#preposition #postposition Consider the following adverbs: après (after, dopu) (he would eat after), avant (before, nanzi) (they had seen them before). They can also be considered as prepositions:

  • après la fête: after the feast, dopu à a festa
  • avant le mois de juin: before the month of June, nanzi u mesi di ghjunghju
    Likewise, during is also a preposition: durant la procession, during the procession, mentri a prucissioni
    But après, avant, durant can also be used differently:
  • deux jours après: two days after, dui ghjorni dopu
  • une semaine avant: one week before, una sittimana innanzi
  • deux mois durant: for two months, mentri dui mesi
    From our point of view, these are postpositions, because they are then followed by punctuation (in general), and preceded by a common name.
    If we now extend this analysis to locutions, the following locutions are also postpositions:
  • plus tard: later, dopu; deux jours plus tard: two days later, dui ghjorni dopu
  • plus loin: further, più luntanu; trois mètres plus loin: three meters further
  • plus près: closer, più vicinu; dix centimètres plus près: ten centimeters closer

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More on two-sided grammar


Let’s focus on analyzing the following phrases:

  • à force de courage (bravely)
  • à force de courage et de persévérance (by dint of courage and perseverance)
  • avec beaucoup d’abnégation (selflessly)
  • d’une manière ou d’une autre (in any way)
  • d’une façon vraiment admirable (in a very admirable way)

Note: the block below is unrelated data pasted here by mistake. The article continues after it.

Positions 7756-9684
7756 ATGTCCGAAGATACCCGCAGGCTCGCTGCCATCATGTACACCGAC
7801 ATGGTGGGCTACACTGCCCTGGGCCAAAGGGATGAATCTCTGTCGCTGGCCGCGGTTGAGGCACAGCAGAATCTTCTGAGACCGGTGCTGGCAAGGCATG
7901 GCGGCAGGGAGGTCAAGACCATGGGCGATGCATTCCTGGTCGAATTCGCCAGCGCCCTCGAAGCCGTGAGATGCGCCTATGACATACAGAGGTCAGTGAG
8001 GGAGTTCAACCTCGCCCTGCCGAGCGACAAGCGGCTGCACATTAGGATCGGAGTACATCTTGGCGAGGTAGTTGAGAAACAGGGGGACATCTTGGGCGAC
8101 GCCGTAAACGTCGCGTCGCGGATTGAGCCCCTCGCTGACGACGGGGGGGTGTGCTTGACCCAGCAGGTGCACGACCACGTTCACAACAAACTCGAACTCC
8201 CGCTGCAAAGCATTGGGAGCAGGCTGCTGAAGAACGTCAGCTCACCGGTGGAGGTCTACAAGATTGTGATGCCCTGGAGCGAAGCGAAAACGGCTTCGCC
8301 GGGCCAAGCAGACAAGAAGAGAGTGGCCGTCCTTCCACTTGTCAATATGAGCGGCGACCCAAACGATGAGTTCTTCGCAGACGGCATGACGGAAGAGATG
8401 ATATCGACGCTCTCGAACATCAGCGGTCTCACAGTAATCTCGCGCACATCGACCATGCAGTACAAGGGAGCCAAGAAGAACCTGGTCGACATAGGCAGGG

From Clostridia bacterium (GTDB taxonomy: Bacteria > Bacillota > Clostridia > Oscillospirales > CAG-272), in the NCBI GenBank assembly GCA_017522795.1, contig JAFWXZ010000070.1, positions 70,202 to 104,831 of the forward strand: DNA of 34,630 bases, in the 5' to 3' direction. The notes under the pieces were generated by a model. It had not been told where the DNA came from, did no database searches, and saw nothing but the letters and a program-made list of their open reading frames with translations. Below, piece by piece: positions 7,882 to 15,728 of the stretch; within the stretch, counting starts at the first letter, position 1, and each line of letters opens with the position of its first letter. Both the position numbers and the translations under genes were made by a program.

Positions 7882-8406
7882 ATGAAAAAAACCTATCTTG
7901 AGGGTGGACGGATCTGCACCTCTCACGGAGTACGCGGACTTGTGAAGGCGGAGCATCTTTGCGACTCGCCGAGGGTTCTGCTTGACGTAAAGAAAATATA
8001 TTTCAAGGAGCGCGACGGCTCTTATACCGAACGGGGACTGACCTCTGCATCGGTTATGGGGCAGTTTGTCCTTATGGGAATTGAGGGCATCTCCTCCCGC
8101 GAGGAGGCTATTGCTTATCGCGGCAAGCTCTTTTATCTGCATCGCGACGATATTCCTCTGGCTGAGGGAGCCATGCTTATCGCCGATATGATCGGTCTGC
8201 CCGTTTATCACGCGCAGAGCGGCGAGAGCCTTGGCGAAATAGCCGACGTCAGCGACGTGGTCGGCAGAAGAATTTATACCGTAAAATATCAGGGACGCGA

• au moment le plus opportun (when most appropriate)

What is their grammatical nature? From the point of view of two-sided grammar, what are they?

From a synthetic standpoint, first of all, they are adverbs. Let us turn now to their nature from an analytical point of view.

  • à force de courage (bravely): analytically, it is a preposition, followed by a common noun, then another preposition, then another common noun: PS-NC-PS-NC.
  • à force de courage et de persévérance (by dint of courage and perseverance): analytically, it is a preposition, followed by a common noun, then another preposition, then another common noun, then a conjunction, then another preposition and then another common noun: PS-NC-PS-NC-CONJ-PS-NC.
  • and so on
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Lemmatizer for French language updated

I just updated the lemmatizer for French language. Many new options are available.

The API can be tested here: https://rapidapi.com/okchakkotranslator/api/lemmatizer-for-french-language

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Reflections on grammatical typologies

It is useful to point out the differences that may exist between different grammatical typologies. The classical grammatical taxonomy is essentially aimed at teaching and comprehension. It therefore has a pedagogical purpose. On the other hand, the taxonomy that is useful for rule-based machine translation has a different purpose: it aims essentially at allowing disambiguation, both grammatically and semantically, because ambiguity is a fundamental and very common problem in this particular context. Such a typology essentially focuses on the location of word types, on the structures encountered in the sentence. This explains why typologies can be different, as they have different goals and purposes.